Well, That Was More Like It
Both Martin Jol and Steve Clarke described today’s match as “must win.” So, naturally, it wound up a draw. Both sides worked hard and, although Fulham were certainly the more unlucky in front of goal, a draw was a fair result over the run of play.
Fulham fielded a side filled with potential scapegoats: Richardson, Ruiz, Berbatov, Sidwell, and Arch Scapegoat Senderos. West Brom decided to keep their main danger man on the sub’s bench and so the answer to the big question in the run-up to the match, “Who will have to mark Sinclair?” turned out to be “Clarke” – for at least the first hour or so. Victor Anichebe did feature and, for the first half, engaged in a very entertaining duel with Philippe Senderos.
Last season, Steve Clarke was the only manager in the Premier League who didn’t know that the way to stifle Fulham was to pressure our slow attackers and stop us from turning. As a result, we got six points from them that a better organized Albion might have kept for themselves. Today, Clarke’s side looked a bit more proactive, and there was a right battle up and down the pitch for 90+ minutes.
Fulham featured a starting XI that included Kacaniklic and Kasami, with both Ruiz and Berbatov in “creative attacking roles.” In other words, Fulham fielded a 4-6-0 at home. Unlike previous weeks however, Berbatov spent most of his time closer to the opposing keeper than to his own, and his presence, along with Kasami’s strength and aggression made Fulham a difficult side to contain. Special K was either thrilling or invisible throughout the match, but he was involved in most of the good things Fulham did in attack. In the 22nd minute, Fulham won a corner after a neat overlap by Richardson. Kacaniklic took the corner and with a leaping, twisting header, Senderos put the ball in Steve Sidwell’s reach, and the English midfielder’s poise in front of goal rewarded Fulham’s desperate supporters. 1-0 was a fair result, and it was heartening seeing the club immediately go for a second. Berbatov put the ball in the net twice more but was ruled offside on each occasion – one of them as close a call as you’re likely to see.
In the second half, Anichebe’s all out wrestling match with Senderos was interrupted when the Nigerian giant moved over to confront Hangeland. He easily rolled Fulham’s captain but fired a weak strike that Stockdale handled somewhat less than comfortably. That was the closest West Brom had come to a convincing chance. Everything changed, though, when West Brom brought on Sinclair and McAuley in the 63rd minute. Jol had just taken off a tiring Richardson for Amorebieta [the first ever Venezuelan in the Premier League according to the International Feed’s announcers], when Sinclair came on and immediately pressured our left back playing centre half.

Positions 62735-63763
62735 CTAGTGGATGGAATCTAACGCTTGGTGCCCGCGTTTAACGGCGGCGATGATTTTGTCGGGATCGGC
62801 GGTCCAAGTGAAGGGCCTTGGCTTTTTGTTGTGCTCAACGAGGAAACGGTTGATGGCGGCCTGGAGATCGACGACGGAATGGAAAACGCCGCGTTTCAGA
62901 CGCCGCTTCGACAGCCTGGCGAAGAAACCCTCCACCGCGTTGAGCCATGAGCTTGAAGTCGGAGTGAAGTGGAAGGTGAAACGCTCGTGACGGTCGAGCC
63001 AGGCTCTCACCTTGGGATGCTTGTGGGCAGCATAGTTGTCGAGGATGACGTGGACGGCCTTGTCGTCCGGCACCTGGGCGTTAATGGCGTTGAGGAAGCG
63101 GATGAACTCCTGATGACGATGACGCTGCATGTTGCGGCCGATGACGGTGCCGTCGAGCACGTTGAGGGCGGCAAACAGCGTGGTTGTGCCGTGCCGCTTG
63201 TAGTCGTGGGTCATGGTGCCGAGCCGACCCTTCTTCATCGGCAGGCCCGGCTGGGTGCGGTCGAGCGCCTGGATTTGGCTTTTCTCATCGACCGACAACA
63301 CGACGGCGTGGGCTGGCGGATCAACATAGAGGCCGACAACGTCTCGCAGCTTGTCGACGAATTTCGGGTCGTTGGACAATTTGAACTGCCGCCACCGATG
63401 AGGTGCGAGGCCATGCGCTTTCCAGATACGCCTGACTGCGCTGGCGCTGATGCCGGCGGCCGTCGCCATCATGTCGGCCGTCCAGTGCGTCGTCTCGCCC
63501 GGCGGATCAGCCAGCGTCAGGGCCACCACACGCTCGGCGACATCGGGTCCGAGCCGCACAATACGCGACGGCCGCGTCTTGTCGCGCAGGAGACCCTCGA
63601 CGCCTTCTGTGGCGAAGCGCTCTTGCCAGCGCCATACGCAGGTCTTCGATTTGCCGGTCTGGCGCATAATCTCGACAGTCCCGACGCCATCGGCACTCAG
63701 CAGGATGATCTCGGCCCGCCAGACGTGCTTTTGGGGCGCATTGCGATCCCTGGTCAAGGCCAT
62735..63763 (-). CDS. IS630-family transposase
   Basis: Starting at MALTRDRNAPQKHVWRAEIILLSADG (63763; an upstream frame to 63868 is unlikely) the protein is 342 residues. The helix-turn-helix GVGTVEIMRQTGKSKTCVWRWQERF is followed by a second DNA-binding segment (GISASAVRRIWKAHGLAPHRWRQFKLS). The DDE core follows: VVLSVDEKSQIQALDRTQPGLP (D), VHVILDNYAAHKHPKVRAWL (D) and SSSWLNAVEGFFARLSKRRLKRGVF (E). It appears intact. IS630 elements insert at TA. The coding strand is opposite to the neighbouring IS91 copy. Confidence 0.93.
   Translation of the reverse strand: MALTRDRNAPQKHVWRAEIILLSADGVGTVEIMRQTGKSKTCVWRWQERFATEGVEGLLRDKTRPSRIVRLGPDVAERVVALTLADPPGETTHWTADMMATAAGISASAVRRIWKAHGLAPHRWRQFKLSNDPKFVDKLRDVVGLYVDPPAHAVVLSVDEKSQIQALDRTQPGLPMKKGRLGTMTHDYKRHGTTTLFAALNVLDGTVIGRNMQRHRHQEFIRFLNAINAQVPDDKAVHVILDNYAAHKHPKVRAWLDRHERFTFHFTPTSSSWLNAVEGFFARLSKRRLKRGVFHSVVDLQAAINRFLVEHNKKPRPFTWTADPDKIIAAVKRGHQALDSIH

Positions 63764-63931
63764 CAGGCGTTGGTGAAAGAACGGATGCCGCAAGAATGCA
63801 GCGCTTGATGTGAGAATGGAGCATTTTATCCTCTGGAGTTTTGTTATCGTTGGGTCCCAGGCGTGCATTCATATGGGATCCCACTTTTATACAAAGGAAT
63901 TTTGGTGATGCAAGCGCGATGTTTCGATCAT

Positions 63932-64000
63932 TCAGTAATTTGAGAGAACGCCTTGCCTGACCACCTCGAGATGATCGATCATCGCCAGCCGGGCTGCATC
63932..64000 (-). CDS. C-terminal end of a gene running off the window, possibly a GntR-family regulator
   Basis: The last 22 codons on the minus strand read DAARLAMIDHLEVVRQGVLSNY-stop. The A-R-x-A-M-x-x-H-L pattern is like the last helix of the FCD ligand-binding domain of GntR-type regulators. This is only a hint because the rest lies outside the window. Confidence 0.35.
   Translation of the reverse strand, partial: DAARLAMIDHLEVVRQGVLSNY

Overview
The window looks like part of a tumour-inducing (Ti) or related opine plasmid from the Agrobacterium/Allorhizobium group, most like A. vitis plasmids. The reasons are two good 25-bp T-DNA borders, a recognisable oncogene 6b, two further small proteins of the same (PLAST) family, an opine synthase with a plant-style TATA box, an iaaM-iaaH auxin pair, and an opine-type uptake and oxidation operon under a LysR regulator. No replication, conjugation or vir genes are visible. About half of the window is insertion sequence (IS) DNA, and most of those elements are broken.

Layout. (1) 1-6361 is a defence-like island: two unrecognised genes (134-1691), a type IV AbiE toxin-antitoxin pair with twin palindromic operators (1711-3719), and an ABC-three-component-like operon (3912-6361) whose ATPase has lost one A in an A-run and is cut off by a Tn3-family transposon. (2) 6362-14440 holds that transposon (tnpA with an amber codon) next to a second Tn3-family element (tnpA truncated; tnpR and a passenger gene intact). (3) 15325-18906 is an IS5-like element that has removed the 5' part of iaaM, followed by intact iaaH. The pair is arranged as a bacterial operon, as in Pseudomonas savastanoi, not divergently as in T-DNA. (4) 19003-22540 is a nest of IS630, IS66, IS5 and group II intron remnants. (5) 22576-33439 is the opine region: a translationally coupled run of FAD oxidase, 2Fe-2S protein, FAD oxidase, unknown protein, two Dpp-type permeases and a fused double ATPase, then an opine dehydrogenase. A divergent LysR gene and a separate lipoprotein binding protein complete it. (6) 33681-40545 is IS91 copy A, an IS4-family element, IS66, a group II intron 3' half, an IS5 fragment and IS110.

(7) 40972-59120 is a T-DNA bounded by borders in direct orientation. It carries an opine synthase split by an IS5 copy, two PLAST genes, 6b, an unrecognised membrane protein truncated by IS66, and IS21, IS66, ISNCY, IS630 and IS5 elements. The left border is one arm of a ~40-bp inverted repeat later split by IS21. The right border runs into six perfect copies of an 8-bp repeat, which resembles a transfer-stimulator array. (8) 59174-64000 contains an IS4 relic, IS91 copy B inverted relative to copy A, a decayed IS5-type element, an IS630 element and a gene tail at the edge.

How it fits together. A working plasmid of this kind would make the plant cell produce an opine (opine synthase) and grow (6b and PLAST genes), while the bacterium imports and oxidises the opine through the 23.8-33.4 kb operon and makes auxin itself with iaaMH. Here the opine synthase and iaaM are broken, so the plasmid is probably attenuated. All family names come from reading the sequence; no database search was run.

From this point on, West Brom looked the team most likely. And so it was a surprise, really, when – on a top quality counter attack – several Fulham players contrived to get the ball to Bryan Ruiz’s feet inside the Albion penalty area. Ruiz collected himself and lofted a gorgeous ball that rebounded off the cross bar and out. Two seconds later, Fulham had the ball in the net courtesy of Rodallega [who had come in for Berbatov] but AGAIN the goal was disallowed for offside. I saw the replay three times; perhaps a fourth will convince me that SOMEBODY in Fulham colors was offside on that play. Never mind. Stockdale, after an uncertain performance, delivered a spectacular save and, after a scary looking injury for Fulham’s Costa Rican creator, the 90 minutes were well up.
Then came extra time – six minutes of it. West Brom were pouring it on and, after Fulham conceded a corner, Brunt found Gareth McAuley haring into the penalty area. The Albion sub beat Hangeland to the ball and headed past the Fulham defense into the net. The increased quality and creativity that West Brom showed after the double substitution of Sinclair and McAuley was rewarded.
Interestingly, after West Brom’s first goal of the season – two minutes into injury time of their FOURTH match – the visitors were the hungrier to get the decider. But that never came. Points shared, and it’s hard to argue that it’s an unfair result – even with the three disallowed Fulham “goals.”
Who looked good? Well, most everybody in white. Senderos had an excellent match in the main and mastered Anichebe. Riether did very well in defense and in attack. Ruiz was 75% wonderful and 25% rubbish. I still would like to see him in the role he plays for Costa Rica – a classic #10 pulling the strings – but that’s not going to happen. I thought Berbatov had his best match for us, and despite his tendency to wander into irrelevant positions, Kacaniklic gives us a dimension we have lacked without Dejagah in the side – someone who will turn upfield with pace and menace. Kasami was somewhat uneven, but with an attack that is as languid and passive as Fulham’s, he really needs to be up there – especially if we’re not going to play Taarabt. For Albion, the guy that caught my eye was Morgan Amalfitano. His play on the right nicely balances Brunt’s on the left. Once he’s gotten his Premiership legs, West Brom could give a lot of sides a lot of trouble.
Yes, Fulham dropped two points in injury time. Yes, we gave up the first goal Albion scored this season. Yes we still give up more shots on goal than any other Premier League side. But I still think today’s performance was “more like it.” We defended the fortress for the most part; we attacked early and often. We played with conviction and, occasionally, some pace. I was pleased to see the way we played the damn game, okay?
HatterDon’s Man of the Match is Scott Parker. I believe we have our Danny Murphy replacement, and – if we play in the manner we played today – I think he’ll be good enough to keep us out of trouble this year.
Who’s next? Who cares? Our home losing streak is over!